A budget is a plan for spending money in the future. Tracking spending is only looking at what happened in the past.
Many people only track their spending, a proper budget can be key to achieving financial goals. You might earn enough and not spend frivolously enough that you aren't hamstrung by lack of a budget, but if you have specific financial goals, ...
They Do this using the Merchant Category Code. See https://en.wikipedia.org/wiki/Merchant_category_code.
This is assigned to the merchant when they sign up with the bank that is going to handle their payments.
And this code will be part of the meta-data that gets associated with the transaction that you do.
The two are closely related. A budget is a detailed plan for how to spend. Expense tracking is a tool to analyze your previous spending performance.
Creating a plan for how to spend your money without any record of your previous spending--is an empty promise to yourself that you will never follow up on. Did I stay within my budget? Doesn't matter, I didn't ...
They don't (through this route at least) know what you're buying, just where. So if you go to your gas station and buy food and no fuel it will display just the same as if you bought fuel. I've just checked one of my cards, and the instore cafe at the supermarket shows up exactly the same as buying groceries ("Grocery Stores, Supermarkets") but the petrol ...
I know for a fact that this is happening as I helped implement such a solution for a merchant that has multiple brands.
For the one that I worked on actual credit card numbers were not used, but tokens that represent credit card numbers. Without getting into too much security stuff, it is was a one way thing. A customer's credit card number would always ...
Short answer: Such tools are hard to find (if they exist at all) because they provide little actual value, other than to satisfy your curiosity.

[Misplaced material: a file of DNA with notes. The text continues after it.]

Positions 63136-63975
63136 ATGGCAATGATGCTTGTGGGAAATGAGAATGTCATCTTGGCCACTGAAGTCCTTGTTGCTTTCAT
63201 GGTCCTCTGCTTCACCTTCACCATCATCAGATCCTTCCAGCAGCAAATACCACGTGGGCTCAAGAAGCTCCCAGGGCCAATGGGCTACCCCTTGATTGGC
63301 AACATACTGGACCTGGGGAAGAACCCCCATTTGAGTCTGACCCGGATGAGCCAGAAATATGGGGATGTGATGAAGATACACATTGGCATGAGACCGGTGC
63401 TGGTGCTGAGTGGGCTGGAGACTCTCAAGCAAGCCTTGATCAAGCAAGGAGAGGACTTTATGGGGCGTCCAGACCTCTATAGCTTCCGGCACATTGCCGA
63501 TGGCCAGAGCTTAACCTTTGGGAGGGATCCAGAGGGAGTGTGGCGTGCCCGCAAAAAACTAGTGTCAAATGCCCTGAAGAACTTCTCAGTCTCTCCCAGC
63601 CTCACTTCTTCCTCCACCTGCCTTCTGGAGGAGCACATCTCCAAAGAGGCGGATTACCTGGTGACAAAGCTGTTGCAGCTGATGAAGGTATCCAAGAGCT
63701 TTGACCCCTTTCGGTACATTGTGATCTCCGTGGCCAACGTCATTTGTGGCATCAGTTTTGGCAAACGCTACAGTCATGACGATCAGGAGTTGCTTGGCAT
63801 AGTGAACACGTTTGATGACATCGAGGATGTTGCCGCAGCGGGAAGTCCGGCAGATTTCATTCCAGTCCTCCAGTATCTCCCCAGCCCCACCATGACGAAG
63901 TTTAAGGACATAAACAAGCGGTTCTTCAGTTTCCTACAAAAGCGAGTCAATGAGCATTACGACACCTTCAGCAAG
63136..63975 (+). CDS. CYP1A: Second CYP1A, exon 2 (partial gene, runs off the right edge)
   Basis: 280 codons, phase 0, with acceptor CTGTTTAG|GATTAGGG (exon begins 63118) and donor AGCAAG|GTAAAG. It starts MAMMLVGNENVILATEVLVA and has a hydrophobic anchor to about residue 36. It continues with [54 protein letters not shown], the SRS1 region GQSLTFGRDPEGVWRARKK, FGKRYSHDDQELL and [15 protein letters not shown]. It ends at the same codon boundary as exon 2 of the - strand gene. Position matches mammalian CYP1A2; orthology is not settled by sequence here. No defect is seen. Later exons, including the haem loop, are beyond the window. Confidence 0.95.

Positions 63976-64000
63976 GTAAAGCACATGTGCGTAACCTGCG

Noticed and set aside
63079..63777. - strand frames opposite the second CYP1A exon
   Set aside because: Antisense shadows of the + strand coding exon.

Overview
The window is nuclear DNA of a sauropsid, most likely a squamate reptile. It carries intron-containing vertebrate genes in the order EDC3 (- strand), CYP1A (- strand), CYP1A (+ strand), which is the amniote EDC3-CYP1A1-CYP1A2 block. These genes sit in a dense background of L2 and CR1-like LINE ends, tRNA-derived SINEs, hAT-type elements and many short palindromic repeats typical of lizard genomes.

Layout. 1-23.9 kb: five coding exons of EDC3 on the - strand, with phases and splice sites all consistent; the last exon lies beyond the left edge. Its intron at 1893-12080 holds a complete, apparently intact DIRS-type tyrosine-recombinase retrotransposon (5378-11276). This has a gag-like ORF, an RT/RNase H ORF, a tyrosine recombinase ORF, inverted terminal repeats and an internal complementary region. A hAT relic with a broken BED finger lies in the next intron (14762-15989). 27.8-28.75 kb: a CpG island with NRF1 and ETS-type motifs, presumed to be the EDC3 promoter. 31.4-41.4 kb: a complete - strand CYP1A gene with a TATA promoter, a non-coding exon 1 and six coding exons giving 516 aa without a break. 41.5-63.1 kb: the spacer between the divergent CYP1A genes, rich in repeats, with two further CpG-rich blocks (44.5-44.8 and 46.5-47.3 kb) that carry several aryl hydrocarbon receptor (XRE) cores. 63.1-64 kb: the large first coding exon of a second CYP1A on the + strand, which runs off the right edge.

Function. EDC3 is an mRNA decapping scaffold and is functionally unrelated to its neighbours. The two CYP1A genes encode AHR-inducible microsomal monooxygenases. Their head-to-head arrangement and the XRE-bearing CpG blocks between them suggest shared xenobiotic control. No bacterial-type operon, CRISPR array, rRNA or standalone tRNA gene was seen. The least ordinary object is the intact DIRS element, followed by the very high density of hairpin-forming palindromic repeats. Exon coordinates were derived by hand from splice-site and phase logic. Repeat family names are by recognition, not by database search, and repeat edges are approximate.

Using a highway analogy for investing, we may all use the same roadways for a time, but ultimately, everyone is going to his/her own home at the end of the day. There are all kinds of people on the road at the same ...
There was a story of a store, Target, that started sending a 16-17 year old girl advertisements geared toward a pregnant woman. The father got upset and talked to the local store manager. Ultimately, she was pregnant. But still, creepy story. They profiled her based on purchases.
(See Ben's comment below, with link to the story. I recalled the anecdote ...
Yes. The simplest option to track your spending over time is to familiarize yourself with the "Reports" menu on the toolbar. Take a look specifically at the "Reports > Income/Expense > Income Statement" report, which will sum up your income and spending over a time frame (defaults to the current year).
In each report that you run, there is an "Options" ...
What you are doing is neither one. You are simply watching to make sure you don't overdraw, which itself suggests you might be living hand to mouth and not saving. Keeping track of your money and budgeting are useful tools which help people get on top of their money. Which tends to have the effect of allowing you to save.
How much did you spend on ...
From the link in the question:
These leveraged ETFs seek a return that is +300% or -300% of the
return of their benchmark index for a single day. The funds should not
be expected to provide three times or negative three times the return
of the benchmark’s cumulative return for periods greater than a day.